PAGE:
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Argon Laser Trabeculoplasty (see Trabeculoplasty) Anterior

Anterior Chamber
Space filled with aqueous bounded anteriorly by the cornea and posteriorly by the iris.

Anti-reflective Coating
Proprietary Ocular Laserlight® coating on a lens to reduce the reflections caused by the laser and incandescent light source during examination and/or laser treatment. Coating also increases percentage of laser beam transmission through lens and increases image contrast.

Aphakia or aphakic
Absence of the natural crystalline lens.

Aqueous Humor
(or Body)
The watery fluid that fills the [anterior] chamber of the eye immediately behind the cornea and in front of the lens, maintaining the shape of the corneal surface. It is continually being formed - chiefly by capillaries of the ciliary processes - and it drains away into Schlemm's canal, at the junction of the cornea and sclera. (see Aqueous Humor Flow)

Aqueous Humor Flow
From the posterior chamber, the fluid passes between the iris and the lens and through the pupil, towards the anterior chamber. In the anterior chamber, aqueous flows toward the filtering elements of the trabecular meshwork, and into Schlemm canal. From this canal, fluid is conducted by way of small collector channels and larger aqueous veins into the venous system. The normal production and outflow of aqueous humor account for the maintenance of the shape of the anterior chamber and can be expressed by means of the intraocular pressure, whose usual values range from 10mm Hg to 20mm Hg. An impairment of the drainage system at the outflow channels leads to a rise in intraocular pressure, and is the most common cause of glaucoma.

Argon Laser Trabeculoplasty
Commonly known as ALT (see Trabeculoplasty)

Refractive error which prevents the light rays from coming to a single focus on the retina because of different degrees of refraction in the various meridians of the cornea.

Branch Retinal Vein Occlusion
Blockage of the retinal vein produces hemorrhage and fluid leakage. The laser treatment reduces leakage and growth of abnormal new vessels and may prevent vitreous hemorrhage and improve vision.

Canal of Schlemm
A circular modified venous structure in the anterior chamber angle through which the aqueous from the anterior chamber drains.

Thin, transparent membrane that encloses the crystalline lens of the eye.

Typically, a YAG laser is used to focus on the center of the remaining posterior capsule and non-invasively cut the capsule thus opening a "window" to allow the patient to regain their vision.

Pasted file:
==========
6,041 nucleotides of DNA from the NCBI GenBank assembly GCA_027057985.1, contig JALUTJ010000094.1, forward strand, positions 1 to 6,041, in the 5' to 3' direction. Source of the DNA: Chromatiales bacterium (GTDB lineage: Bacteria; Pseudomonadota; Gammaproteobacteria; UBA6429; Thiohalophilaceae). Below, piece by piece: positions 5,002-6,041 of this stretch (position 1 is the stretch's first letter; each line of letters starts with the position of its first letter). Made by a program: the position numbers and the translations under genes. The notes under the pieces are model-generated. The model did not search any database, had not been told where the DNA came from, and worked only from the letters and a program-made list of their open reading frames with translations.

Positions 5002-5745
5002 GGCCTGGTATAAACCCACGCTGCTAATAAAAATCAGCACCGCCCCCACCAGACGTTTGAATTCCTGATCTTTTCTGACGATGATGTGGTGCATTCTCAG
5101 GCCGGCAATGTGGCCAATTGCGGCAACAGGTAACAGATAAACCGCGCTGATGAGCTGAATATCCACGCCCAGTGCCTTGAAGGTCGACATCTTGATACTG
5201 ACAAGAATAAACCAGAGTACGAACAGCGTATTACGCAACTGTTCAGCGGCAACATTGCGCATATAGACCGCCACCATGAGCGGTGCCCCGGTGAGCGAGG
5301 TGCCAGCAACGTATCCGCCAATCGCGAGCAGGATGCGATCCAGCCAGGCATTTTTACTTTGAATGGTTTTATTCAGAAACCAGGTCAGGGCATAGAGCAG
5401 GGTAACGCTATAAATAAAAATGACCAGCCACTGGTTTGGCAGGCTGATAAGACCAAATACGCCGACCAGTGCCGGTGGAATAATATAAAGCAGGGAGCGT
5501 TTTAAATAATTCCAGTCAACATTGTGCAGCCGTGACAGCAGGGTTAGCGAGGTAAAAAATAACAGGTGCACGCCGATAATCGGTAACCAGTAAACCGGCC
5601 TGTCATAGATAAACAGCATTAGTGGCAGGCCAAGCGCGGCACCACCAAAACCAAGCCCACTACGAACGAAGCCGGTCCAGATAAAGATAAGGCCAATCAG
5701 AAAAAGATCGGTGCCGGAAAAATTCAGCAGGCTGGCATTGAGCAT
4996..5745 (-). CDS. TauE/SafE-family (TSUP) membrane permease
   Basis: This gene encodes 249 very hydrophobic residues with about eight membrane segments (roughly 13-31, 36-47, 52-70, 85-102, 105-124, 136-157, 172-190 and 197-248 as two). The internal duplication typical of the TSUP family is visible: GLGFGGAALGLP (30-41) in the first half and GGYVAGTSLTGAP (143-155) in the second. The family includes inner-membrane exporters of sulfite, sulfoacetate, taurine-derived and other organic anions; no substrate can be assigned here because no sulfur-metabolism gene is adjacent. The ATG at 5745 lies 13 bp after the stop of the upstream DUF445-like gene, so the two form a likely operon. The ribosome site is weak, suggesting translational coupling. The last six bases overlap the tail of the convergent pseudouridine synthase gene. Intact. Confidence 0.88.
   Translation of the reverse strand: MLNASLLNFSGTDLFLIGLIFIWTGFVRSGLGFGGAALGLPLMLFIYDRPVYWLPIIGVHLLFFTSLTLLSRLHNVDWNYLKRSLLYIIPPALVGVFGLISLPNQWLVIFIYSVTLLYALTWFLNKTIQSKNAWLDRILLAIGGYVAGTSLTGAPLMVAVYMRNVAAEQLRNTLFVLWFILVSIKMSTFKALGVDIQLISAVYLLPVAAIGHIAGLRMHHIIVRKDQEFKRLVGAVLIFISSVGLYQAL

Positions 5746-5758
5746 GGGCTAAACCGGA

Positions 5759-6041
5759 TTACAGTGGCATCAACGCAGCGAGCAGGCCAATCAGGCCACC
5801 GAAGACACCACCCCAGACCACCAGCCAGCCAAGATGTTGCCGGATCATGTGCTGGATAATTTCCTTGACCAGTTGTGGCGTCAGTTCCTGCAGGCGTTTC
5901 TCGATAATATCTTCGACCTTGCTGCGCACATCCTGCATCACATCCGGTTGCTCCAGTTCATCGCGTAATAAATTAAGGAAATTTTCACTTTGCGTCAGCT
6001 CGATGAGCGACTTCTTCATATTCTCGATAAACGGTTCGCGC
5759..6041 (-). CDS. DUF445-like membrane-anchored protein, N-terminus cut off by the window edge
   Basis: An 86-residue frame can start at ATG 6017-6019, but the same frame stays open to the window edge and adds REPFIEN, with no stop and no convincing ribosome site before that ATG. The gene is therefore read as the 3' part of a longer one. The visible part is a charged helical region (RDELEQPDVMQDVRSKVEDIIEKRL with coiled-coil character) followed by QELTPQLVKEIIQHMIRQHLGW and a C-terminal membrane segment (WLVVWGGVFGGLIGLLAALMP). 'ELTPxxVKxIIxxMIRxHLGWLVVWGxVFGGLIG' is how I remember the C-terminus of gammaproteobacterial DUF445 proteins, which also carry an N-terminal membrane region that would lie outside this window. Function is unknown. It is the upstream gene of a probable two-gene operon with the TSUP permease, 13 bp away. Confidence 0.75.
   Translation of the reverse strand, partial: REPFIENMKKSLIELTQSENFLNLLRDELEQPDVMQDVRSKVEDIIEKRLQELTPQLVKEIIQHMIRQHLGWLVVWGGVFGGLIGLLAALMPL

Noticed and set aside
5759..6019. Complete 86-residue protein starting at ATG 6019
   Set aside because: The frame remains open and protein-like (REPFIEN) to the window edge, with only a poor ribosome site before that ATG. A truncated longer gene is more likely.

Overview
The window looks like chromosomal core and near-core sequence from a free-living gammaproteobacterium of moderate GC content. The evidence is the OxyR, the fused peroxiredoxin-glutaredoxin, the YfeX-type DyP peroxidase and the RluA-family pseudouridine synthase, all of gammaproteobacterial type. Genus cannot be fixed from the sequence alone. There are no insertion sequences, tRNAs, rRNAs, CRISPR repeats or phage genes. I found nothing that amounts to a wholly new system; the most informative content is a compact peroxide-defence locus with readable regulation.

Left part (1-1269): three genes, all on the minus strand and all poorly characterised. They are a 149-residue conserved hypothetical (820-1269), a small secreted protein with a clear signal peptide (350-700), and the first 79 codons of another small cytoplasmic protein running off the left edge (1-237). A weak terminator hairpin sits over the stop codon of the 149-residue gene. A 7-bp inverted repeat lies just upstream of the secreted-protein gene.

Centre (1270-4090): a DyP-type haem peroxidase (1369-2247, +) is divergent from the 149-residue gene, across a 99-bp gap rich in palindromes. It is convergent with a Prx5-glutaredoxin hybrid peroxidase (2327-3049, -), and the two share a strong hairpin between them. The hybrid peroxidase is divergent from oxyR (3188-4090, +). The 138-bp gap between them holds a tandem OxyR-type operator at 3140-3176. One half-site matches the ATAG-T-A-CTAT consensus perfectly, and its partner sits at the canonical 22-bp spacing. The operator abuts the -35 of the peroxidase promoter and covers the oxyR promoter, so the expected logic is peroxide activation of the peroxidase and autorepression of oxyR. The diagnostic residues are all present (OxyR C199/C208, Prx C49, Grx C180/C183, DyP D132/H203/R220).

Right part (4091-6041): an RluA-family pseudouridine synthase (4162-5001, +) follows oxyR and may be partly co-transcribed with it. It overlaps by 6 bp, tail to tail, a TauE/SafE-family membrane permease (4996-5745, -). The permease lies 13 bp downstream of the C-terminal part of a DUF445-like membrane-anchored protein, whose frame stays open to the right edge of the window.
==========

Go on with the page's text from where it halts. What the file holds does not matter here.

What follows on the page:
An Ocular Capsulotomy Lens is the preferred device to use in conjunction with the laser for several reasons:

  1. It decreases the laser spot size while increasing the power of the laser beam allowing a lower power setting.
  2. It stabilizes the eye and keeps the patient from moving his/her eye, thus preventing accidental laser irradiance of the wrong tissue.
  3. It increases the cone angle of the laser beam thus allowing the laser beam energy to disperse over a larger angle (greater area) thus minimizing the possibility of damage to the cornea and the retina.
  4. It magnifies the image thus allowing the smaller laser spot to be placed more precisely and reducing the likelihood of "nicking" the intraocular lens and it allows the target tissue to be seen more easily.

A cataract occurs in the eye when the crystalline lens becomes cloudy causing a decline in one's vision. There are many theories as to the cause of lens opacification, but in addition to the certainty of death and taxes, everyone will develop cataracts, if they live long enough.

If you compare the cataract to a peach, the skin of the peach is analogous to the capsule (anterior capsule is the front half and posterior capsule the back half). The meat of the peach is analogous to the cortex of the lens and the pit is analogous to the nucleus of the lens.

In many patients, after a cataractous lens is successfully removed via extracapsular or phacoemulsification surgery where the anterior capsule (peach skin), cortex and nucleus (meat) are removed, the remaining posterior capsule of the lens becomes cloudy and impairs vision.

The preferred method of regaining the lost vision, when this happens, is to perform a Nd:YAG laser capsulotomy (see Capsulotomy).

Mainly vascular tissue continuous with the ciliary body and the iris anteriorly, providing most of the blood supply to the retina. The vascular middle coat between the retina and sclera.

Choroidal Neovascularization
New proliferative growth of weak blood vessels in the choroid which tend to leak and cause retinal tears, holes and detachments.

Ciliary Body
The portion of the uveal tract between the iris and the choroid. It consists of the ciliary processes and the ciliary muscle.

Ciliary Muscle
It consists of longitudinal, radial and circular portions and its function is to contract and relax the zonular fibers connected to the lens capsule.

Ciliary Processes
Composed of capillaries and veins that drain through vortex veins. They produce the aqueous humor.

Concave Lens
Lens having the power to diverge rays of light, also known as a negative, myopic, or minus lens and denoted by the minus sign (-).

Light sensing cells located mainly in the macula which provide central vision. The cones also provide color vision.

The delicate membrane that covers the cornea and lines the inside of the eyelid.